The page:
An interesting article in the New Scientist should cause concerns if you're worried about your privacy. Their engineers have been testing a new algorithm to identify people - not based on their facial features - but on how they dress, pose, their hair and so on. They took 40,000 pictures from Flickr and were able to recognise people with 83% accuracy, even when the faces weren't available. That's equally impressive and scary at the same time.
Two sides to this coin - if Facebook can do it, so can anyone else. Which means that your ability to remain private in today's world is becoming harder and harder. If a friend or colleague tags you in a picture on a service (wouldn't necessarily have to be Facebook, if we're assuming this software gains wider use) then you're potentially going to be found in a lot of different places. Once you start to pull in content from Instagram or other photograph sharing websites which are giving instant access to images, it's at least in theory going to be possible to track someone who is say, doing the tourist thing. Once you know where someone is, and what they're doing, it's at least possible to work out where they're going to be next.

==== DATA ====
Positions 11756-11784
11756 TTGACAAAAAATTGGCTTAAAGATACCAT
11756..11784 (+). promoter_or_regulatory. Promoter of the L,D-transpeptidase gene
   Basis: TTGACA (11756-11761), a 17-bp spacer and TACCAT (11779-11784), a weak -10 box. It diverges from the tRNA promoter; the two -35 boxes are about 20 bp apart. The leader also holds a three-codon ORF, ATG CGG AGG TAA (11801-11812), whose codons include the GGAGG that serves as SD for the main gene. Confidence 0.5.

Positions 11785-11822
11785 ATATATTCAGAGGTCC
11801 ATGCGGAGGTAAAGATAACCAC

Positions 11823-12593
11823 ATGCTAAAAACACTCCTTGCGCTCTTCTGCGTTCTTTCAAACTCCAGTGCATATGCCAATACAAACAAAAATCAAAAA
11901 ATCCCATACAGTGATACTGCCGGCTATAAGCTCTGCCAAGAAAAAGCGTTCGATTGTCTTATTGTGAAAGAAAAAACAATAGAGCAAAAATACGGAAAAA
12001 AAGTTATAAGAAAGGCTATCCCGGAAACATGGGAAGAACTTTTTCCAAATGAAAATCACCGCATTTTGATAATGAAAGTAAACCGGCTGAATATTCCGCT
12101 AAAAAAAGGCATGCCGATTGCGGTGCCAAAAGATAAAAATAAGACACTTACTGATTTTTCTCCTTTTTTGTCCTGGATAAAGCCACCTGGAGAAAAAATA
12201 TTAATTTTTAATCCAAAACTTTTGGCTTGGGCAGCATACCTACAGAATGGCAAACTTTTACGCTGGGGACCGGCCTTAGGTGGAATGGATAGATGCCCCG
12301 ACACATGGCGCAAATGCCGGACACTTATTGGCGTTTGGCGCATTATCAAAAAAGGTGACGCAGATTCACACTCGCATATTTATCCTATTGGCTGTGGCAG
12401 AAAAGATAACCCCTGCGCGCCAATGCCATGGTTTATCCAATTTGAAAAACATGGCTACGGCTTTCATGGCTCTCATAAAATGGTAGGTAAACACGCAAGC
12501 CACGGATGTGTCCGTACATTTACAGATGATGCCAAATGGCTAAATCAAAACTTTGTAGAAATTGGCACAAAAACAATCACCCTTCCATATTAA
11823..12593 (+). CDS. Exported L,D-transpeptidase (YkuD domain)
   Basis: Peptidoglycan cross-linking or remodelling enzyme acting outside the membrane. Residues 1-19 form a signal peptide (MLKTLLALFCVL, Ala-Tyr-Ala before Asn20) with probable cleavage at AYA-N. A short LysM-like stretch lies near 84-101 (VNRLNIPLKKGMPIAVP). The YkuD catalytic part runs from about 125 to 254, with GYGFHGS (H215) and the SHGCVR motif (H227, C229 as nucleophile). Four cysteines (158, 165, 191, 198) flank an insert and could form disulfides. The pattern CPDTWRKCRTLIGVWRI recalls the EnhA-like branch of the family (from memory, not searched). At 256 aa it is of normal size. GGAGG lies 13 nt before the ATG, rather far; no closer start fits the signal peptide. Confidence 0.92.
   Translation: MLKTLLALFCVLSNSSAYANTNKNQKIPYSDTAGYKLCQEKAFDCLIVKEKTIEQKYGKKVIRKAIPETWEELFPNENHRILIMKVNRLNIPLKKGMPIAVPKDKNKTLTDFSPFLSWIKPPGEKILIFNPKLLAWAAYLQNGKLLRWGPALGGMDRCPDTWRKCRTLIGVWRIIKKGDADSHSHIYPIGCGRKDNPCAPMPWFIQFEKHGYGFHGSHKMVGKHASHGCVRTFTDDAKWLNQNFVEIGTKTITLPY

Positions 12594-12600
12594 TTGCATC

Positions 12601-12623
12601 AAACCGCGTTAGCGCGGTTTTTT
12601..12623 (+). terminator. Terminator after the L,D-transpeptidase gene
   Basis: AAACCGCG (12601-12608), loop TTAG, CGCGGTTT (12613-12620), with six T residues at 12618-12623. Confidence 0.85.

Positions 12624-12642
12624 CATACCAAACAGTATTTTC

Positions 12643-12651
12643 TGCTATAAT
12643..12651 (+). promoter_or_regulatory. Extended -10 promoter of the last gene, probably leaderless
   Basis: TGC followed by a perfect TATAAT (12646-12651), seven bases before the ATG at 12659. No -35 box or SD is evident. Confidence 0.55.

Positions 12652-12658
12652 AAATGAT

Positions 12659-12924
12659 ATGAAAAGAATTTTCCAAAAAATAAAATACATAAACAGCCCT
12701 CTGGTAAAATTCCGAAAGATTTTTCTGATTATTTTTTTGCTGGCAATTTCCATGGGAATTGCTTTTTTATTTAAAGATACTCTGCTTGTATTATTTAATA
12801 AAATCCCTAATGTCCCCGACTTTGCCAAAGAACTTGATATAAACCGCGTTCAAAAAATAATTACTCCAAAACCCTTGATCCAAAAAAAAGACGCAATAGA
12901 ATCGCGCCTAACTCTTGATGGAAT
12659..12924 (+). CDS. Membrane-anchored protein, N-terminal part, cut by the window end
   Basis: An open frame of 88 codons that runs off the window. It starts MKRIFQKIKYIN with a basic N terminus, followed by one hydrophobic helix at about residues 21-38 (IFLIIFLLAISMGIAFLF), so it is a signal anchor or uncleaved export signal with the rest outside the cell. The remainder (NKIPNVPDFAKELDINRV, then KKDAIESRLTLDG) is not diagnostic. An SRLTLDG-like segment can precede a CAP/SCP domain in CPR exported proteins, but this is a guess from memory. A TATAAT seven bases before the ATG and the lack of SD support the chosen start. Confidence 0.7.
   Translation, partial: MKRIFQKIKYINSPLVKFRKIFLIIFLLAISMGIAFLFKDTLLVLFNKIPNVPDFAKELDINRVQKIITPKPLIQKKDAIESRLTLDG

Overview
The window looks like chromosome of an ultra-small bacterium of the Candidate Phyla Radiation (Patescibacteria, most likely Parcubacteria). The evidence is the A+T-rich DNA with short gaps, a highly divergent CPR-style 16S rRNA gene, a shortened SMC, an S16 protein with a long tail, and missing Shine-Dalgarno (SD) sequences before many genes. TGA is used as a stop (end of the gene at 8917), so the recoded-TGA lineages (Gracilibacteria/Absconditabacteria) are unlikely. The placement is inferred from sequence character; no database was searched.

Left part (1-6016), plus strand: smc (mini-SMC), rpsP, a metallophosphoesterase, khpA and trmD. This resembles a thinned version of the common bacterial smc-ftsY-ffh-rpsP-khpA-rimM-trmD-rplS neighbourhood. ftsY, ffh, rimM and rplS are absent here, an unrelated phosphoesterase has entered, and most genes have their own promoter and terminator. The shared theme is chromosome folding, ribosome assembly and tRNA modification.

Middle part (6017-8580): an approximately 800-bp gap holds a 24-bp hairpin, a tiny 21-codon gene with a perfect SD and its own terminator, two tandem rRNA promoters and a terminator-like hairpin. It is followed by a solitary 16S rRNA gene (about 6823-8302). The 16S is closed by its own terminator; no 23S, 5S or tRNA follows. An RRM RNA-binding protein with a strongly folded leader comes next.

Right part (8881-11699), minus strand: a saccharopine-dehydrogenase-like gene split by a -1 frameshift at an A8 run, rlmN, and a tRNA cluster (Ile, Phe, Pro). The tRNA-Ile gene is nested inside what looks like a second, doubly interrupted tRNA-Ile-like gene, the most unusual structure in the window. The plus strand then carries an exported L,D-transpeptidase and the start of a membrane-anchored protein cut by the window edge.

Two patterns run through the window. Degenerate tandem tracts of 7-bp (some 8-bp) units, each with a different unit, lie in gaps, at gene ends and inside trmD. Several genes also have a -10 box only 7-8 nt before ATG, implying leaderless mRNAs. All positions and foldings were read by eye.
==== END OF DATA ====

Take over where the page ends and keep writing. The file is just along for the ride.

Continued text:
The other side of the coin is that you could equally have software that alerts you when a photograph of you appears on the net - in the background of another image for example. I'm not sure that there's much you could actually then do about that, but at least you'd be in a position to know.